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To help provide greater financial protection to drivers on the road, each state in the U.S. has minimum car insurance coverage requirements that you must meet if you want to legally get behind the wheel. What that means is that if you live in the United States and own a vehicle, then you must meet or exceed your state’s requirements for car insurance.
When it comes to coverage types, a minimum car insurance policy typically includes bodily injury liability and property damage liability coverage, and it provides the minimum amount of coverage you must have in that state. However, certain states also require additional coverage types. Minimum coverage car insurance is typically cheaper than a full coverage policy, which provides extra protection for your vehicle, so it can be a way to save on insurance premiums. However, it is usually only available for vehicles without a loan or a lease.
What kind of car insurance am I required to have?
Nearly all states have some form of car insurance requirement. Many states allow drivers to satisfy minimum requirements in several ways, including through a bond, deposits, evidence of self-insurance or by carrying an auto insurance policy. New Hampshire does not have a car insurance requirement unless drivers receive certain driving infractions that require them to file an SR-22 financial responsibility form. Plus, there are several states, like Michigan, Minnesota and New Jersey, where drivers are required to carry liability and personal injury protection coverage.
Below are the coverage types that are often required with minimum car insurance:
- Bodily injury (BI) liability: If you cause an accident with another driver or pedestrian, bodily injury liability coverage will help pay for medical expenses related to the other person’s injuries. It may also cover your legal fees if the other person sues you for their losses.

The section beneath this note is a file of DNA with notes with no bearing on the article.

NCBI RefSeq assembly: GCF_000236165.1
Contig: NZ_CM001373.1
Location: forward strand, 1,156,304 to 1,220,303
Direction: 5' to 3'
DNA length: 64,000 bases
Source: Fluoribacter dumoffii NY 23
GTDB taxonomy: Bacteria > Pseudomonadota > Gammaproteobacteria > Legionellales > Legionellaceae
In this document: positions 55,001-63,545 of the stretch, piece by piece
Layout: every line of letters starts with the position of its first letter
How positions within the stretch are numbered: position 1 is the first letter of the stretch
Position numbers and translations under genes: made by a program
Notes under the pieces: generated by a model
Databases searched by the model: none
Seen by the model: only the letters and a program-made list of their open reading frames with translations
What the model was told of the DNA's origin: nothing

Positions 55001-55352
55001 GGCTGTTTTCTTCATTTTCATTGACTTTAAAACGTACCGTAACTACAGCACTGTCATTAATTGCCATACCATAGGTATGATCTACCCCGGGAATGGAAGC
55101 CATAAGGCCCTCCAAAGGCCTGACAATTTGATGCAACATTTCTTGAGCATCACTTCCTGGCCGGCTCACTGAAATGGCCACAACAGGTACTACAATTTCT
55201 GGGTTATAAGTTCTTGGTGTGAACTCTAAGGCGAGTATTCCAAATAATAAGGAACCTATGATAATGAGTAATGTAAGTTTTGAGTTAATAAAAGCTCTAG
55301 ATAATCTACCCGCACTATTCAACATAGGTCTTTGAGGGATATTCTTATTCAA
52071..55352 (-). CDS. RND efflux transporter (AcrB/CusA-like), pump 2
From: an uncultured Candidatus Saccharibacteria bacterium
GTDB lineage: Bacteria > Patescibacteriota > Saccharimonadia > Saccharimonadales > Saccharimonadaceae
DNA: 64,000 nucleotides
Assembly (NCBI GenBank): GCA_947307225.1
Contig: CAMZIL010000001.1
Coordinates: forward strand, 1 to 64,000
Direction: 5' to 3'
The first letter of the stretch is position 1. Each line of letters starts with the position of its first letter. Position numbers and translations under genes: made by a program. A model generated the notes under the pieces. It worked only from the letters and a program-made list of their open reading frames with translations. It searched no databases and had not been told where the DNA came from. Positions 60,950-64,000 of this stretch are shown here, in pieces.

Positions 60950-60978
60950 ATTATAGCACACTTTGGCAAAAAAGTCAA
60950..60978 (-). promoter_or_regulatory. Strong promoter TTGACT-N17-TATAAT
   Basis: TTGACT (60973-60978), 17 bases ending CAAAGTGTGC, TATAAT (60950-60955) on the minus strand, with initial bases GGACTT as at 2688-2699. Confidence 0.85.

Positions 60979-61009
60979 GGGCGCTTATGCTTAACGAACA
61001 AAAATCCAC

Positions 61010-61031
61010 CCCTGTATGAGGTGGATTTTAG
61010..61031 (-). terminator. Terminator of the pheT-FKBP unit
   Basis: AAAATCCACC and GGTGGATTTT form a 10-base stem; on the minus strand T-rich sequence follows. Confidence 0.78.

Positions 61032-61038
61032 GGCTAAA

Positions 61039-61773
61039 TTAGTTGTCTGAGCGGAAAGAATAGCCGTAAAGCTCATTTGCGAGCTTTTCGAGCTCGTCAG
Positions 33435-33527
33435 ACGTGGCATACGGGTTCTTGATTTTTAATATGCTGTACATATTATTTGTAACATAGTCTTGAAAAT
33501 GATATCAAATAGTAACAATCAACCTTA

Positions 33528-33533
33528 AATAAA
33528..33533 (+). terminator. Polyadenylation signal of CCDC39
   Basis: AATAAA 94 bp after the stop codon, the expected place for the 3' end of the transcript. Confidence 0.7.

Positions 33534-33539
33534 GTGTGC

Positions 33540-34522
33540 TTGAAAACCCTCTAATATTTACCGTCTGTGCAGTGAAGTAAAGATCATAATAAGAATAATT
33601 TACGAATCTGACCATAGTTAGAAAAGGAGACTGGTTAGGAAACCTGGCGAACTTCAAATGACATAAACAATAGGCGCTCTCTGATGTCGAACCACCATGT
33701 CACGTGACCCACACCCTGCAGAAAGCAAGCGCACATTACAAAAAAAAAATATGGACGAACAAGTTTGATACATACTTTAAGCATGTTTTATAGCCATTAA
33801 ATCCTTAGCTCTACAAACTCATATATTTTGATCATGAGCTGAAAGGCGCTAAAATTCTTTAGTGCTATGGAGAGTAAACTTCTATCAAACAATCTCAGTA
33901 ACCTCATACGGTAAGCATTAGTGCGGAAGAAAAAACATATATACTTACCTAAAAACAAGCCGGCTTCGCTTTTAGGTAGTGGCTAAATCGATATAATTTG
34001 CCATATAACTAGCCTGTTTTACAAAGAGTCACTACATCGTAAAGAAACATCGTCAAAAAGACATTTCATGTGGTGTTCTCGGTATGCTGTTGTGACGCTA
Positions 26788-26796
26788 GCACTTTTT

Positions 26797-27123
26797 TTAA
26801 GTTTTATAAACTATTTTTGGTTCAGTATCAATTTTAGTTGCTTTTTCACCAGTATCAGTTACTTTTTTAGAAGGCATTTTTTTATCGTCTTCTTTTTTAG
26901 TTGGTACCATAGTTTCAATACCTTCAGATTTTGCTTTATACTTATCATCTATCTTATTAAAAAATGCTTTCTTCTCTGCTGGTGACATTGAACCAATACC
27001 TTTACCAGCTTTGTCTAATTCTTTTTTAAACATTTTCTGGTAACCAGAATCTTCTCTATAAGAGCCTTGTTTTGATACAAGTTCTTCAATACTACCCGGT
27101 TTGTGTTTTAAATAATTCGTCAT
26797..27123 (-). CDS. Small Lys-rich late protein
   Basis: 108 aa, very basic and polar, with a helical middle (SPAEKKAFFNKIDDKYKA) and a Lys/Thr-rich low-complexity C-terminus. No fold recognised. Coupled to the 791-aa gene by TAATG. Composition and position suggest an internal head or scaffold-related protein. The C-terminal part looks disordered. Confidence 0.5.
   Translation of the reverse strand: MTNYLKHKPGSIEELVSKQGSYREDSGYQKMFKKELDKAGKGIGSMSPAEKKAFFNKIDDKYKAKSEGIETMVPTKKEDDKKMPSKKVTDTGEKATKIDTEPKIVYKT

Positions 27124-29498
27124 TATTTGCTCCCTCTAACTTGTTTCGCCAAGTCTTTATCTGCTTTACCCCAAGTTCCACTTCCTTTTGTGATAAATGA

- Property damage (PD) liability: Property damage liability coverage pays toward property damage that you cause to others. For example, if you hit another driver, your property damage liability insurance would help pay for their vehicle’s repairs.
- Uninsured/Underinsured motorist coverage (UM/UIM): Uninsured and underinsured motorist coverage offer financial protection in the event that you get into an accident with a driver who is uninsured or does not have enough coverage to pay for your losses.
- Personal injury protection (PIP): Personal injury protection is a requirement in states that have no-fault laws. If you get into an accident, PIP can pay for your medical bills, lost wages, rehab costs and related expenses, regardless of who caused the accident. This coverage can also be purchased in some at-fault states.
- Medical payments coverage (MedPay): Medical payments coverage helps pay your medical expenses following an accident and is not as robust of coverage as PIP can be. It is available in non-PIP states and is considered optional coverage in most states. However, a few states do require drivers to carry medical payments coverage.
The minimum amount of coverage allowed per person and per accident is different depending on your location. To find the exact minimum coverage requirements in your state, you can visit your state’s department of insurance website or contact your auto insurer.
Minimum car insurance requirements in each state